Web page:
In the midst of all that holiday madness, it can be easy to forget what this time of year is really about: giving thanks. Especially to those who help you get through the day to day, like your caregiver or nanny. And while we know those caregivers and nannies do love a big old fashioned hug, we also know they love a holiday bonus and some time off just as much.
To tell it to us straight, we asked “teen-preneur” Noa Mintz, founder of NYC childcare agency Nannies by Noa, how to treat our nanny right for the holidays.
What’s up with the “Nanny Bonus”?
The holiday bonus depends on a number of factors: how satisfied you are with your nanny, how long he or she has been with your family, and what her salary is. It’s important to remember that a holiday bonus is a customary and standard practice, and most nannies are under the assumption that they’ll receive one. Being with kids all day, every day, can be difficult and draining, and a bonus is a kind gesture and encouragement to make sure that they are happy. In my experience, the standard nanny bonus is 1 – 2.5 weeks salary. If you feel your nanny doesn’t deserve a bonus, then it’s likely that he or she isn’t the right fit for your family.
Should I get my caregiver a gift too?
The bonus is important and means a lot to your nanny, but a small gift along with the bonus goes a long with in showing your appreciation. What you decide to give your nanny depends on your relationship with him or her. Some families have more professional relationships with their nannies. If she admired a sweater of yours, perhaps buy her one. If she enjoys the ballet, tickets to a ballet performance would be appreciated. In addition to a tip (but not in lieu of one), a small but meaningful gift is perfectly fine – a little thought goes a long way. Also, avoid anything that is not appropriate for children (no alcohol). Remember – this is a gift from your family, so make sure that it’s family-appropriate and take your kid’s suggestions.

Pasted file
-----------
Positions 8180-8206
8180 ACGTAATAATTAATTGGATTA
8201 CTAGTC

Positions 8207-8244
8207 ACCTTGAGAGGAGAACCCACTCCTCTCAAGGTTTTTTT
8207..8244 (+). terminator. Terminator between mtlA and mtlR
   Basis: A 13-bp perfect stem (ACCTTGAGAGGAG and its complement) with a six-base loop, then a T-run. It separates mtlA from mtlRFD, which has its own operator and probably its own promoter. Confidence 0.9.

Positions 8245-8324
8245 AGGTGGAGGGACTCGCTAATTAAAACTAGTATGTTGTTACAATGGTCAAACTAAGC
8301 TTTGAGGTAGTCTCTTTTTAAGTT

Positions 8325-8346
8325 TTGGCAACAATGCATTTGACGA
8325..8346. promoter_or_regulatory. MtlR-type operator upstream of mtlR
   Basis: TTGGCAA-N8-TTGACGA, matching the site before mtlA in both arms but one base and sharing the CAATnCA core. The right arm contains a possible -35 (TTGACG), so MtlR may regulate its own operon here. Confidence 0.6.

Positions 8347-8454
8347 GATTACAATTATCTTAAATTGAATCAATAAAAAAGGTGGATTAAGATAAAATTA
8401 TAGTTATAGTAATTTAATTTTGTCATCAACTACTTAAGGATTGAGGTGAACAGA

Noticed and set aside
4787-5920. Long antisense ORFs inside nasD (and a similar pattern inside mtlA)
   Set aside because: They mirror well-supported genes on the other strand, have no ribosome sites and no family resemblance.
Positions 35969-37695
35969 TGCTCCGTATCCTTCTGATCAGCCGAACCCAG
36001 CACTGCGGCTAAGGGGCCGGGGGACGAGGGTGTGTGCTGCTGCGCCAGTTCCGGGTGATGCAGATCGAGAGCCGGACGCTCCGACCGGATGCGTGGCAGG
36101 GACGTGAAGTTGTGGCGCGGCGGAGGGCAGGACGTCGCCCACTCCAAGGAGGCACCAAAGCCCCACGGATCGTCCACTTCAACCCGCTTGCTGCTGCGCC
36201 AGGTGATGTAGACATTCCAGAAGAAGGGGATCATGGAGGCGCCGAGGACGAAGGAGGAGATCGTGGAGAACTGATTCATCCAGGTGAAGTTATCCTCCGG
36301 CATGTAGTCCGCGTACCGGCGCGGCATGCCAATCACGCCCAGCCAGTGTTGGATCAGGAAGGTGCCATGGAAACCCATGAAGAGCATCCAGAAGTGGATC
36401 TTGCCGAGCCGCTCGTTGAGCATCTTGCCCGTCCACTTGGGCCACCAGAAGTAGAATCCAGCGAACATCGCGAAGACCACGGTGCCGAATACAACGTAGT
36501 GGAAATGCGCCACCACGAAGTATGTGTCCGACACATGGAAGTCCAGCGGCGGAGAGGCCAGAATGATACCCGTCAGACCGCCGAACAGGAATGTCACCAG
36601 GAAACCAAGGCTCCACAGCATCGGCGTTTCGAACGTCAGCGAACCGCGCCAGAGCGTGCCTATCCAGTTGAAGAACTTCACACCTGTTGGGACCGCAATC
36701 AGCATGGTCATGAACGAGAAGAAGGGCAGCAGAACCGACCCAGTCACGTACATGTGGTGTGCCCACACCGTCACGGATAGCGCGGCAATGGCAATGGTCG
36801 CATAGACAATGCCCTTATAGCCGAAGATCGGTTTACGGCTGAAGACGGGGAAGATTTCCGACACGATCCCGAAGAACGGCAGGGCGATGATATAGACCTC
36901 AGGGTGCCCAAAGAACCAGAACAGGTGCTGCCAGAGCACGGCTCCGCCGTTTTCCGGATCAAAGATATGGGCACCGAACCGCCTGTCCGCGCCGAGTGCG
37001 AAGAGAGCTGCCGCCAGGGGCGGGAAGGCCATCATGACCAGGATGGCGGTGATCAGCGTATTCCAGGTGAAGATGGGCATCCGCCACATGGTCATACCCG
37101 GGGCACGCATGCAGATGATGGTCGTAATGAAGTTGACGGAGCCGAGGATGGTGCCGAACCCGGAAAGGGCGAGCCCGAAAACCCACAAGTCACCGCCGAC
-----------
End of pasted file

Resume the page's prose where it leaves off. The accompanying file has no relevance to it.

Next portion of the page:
How much time do I give my nanny off during the holidays?
Many families follow bank holidays or their company’s days off. If you know you’ll need your nanny on Christmas or a major holiday, that should surely be laid out during the hiring phase.
I’m bringing my caregiver on my holiday travels. Any tips?
If it is a travel job over the holidays, the nice thing to do is invite the nanny to a holiday dinner with your family or if they want to go out alone, whichever they prefer so they feel welcome. You should also agree on a travel rate higher than the usual hourly. If not a travel job, Christmas Day and New Years Eve/Day should be paid at least time and a half.
My nanny’s alone for the holidays. Should we invite her over or will she feel like we’re asking her to work?
It depends on your relationship with the nanny. A nice gesture is to let them know if they need a place to go your door is always open but you wish them a fun holiday. Chances are they won’t take you up on the offer, but it will mean a lot to them to be invited.
What about working on New Year’s Eve?
New Year’s Eve pay is usually $30-40+/hr! If you plan to get home late, offer to arrange a car service or he or she can sleep over, whichever is preferred. The one thing you don’t want to do is guarantee to be home early out of desperation to have a sitter. Make sure your caregiver is free all night, and leave money for dinner! Maybe even a little extra than usual...